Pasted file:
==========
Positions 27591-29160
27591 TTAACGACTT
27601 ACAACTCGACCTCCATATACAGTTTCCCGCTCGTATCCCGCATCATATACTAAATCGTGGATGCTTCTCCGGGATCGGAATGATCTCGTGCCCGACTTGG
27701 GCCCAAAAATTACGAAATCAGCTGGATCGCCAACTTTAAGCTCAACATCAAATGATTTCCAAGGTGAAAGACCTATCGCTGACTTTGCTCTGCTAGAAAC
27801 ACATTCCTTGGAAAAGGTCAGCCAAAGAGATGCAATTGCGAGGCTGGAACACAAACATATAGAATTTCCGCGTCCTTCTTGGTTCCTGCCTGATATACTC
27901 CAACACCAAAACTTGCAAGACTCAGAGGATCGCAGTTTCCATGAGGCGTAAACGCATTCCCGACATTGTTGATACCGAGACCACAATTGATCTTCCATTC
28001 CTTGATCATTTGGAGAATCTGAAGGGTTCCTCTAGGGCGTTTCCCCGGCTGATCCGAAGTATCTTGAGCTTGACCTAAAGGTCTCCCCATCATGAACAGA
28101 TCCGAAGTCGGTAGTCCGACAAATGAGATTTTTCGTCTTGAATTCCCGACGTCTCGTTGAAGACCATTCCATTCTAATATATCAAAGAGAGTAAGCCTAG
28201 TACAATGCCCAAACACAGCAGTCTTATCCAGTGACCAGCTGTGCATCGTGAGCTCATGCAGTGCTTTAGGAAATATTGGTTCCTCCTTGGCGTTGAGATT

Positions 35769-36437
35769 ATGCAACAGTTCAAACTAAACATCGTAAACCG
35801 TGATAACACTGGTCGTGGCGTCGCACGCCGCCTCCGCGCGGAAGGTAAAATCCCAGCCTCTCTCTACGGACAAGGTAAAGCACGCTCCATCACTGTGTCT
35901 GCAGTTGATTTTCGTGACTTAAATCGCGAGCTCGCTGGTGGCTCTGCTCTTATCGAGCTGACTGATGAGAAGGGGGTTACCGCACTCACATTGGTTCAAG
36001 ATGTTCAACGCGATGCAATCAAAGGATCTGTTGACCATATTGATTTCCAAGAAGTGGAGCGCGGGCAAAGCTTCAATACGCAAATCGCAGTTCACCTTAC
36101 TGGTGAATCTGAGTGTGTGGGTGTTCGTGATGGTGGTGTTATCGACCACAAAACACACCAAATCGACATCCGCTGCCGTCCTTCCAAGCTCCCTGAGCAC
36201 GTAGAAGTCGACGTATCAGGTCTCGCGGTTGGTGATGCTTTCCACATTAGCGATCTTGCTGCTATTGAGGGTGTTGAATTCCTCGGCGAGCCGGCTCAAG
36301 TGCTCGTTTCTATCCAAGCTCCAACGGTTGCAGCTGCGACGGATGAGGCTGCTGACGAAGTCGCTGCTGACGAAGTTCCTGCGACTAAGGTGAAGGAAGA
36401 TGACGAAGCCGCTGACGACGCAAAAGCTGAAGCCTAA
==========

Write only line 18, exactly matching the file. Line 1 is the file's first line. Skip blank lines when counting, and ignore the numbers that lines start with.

36401 TGACGAAGCCGCTGACGACGCAAAAGCTGAAGCCTAA